Most of our citizens would think this is how a comprehensive public health and care system already operates. And yet, of course, it doesn’t. There are components of the current system that work against these objectives, and the way the system is organised and operates often frustrates our best intentions.

A tailored system

The task we have set ourselves is to design, create and implement a bespoke, locally-specific and fit-for-purpose accountable care system. By this we mean:

  • Aligning commissioners and providers around the needs of local people, with providers having system-level accountability as well as organisational accountability;
  • Blending and integrating GP, community and hospital resources and capabilities into a single risk-bearing entity to manage the entire continuum of care from end to end;
  • Creating a sustainable transformation based on value and the relationship between outcomes and costs.

We have acknowledged that we are problem-solving for a very complicated world. We have to move from a set of often insufficiently productive, competitive and even, on occasion, adversarial relationships and build a new culture and collaborative system across health and social care, which is up to this very considerable task for 750,000 people with £1.5bn of recurrent annual resource.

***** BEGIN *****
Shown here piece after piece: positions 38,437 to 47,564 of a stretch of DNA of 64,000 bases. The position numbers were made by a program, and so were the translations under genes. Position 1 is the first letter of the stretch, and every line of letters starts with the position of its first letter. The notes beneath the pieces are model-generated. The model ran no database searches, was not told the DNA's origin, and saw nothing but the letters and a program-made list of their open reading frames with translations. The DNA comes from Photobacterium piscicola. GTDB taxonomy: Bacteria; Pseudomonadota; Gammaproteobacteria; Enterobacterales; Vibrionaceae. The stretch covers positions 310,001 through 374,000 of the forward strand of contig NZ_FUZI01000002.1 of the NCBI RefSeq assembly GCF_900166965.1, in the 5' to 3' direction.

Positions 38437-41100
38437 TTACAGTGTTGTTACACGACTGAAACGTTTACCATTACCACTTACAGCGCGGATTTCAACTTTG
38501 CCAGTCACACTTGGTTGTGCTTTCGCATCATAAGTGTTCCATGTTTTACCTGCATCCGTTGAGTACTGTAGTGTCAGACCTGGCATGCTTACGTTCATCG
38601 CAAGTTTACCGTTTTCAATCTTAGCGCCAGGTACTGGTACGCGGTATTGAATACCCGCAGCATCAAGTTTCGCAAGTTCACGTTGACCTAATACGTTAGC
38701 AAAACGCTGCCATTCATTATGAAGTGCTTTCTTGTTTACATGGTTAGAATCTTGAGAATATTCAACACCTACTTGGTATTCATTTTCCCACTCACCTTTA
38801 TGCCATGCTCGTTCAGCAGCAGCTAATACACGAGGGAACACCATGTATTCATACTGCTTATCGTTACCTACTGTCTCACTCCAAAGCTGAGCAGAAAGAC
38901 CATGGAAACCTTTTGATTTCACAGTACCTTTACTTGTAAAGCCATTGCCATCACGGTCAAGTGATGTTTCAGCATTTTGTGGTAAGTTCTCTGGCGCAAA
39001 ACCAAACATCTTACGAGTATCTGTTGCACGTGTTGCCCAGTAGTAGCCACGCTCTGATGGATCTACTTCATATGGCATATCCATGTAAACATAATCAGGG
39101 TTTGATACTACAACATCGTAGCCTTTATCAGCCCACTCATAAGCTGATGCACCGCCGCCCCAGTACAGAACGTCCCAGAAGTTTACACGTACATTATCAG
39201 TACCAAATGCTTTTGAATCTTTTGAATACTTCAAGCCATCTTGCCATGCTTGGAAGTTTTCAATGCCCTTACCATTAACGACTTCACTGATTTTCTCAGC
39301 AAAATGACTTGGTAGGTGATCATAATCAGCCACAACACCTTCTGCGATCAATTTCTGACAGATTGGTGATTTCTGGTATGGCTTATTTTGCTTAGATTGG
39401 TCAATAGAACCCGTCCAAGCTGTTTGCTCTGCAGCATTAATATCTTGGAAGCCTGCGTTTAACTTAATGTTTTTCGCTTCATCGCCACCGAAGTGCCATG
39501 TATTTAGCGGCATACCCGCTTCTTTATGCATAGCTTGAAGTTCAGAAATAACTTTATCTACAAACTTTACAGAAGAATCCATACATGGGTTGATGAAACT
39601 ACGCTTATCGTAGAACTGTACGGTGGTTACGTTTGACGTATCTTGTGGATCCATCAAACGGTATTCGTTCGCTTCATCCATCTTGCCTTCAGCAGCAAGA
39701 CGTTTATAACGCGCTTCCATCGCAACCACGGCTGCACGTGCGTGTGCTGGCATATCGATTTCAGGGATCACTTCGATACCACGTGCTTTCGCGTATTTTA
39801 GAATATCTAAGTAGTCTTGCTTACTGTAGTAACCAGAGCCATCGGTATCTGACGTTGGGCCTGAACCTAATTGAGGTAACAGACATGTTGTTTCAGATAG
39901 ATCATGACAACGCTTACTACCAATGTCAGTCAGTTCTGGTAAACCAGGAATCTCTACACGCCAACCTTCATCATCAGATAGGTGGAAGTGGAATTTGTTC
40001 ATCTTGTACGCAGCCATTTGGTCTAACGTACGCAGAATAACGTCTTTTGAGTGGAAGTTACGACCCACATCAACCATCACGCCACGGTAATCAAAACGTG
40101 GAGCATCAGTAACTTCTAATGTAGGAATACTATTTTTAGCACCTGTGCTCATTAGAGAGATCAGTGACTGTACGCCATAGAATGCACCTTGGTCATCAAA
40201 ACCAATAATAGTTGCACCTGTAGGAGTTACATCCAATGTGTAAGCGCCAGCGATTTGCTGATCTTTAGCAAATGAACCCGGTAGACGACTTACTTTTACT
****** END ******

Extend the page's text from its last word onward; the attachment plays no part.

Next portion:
It will be hard work, it will take time and, of course, success is not taken for granted. We will need to develop and put in place new system and organisational capabilities, relationships and responsibilities. It will require new models of cross-organisational care underpinned by both new and improved clinical and managerial systems, new business, IT, actuarial and analytical skills, and new governance arrangements for the common resource. And, finally, leadership.

Past experience suggests drawing up grand plans is difficult, but swift implementation at large scale is harder still. As many have observed at present, we have insufficient know-how and no experience. Our track record of implementing and executing large-scale change is not good. No one has achieved this before in our country – but others have achieved it elsewhere in the world, most notably in parts of Europe, New Zealand and in some parts of the United States.

We’ve commissioned an external adviser called Centene UK to help identify and develop the essential building blocks, functions and processes needed for a high-performing and sustainable accountable care system. We are being open by saying that we don’t have the experience or, at the moment, the skills to do this ourselves, but want to learn from others who have already been successful.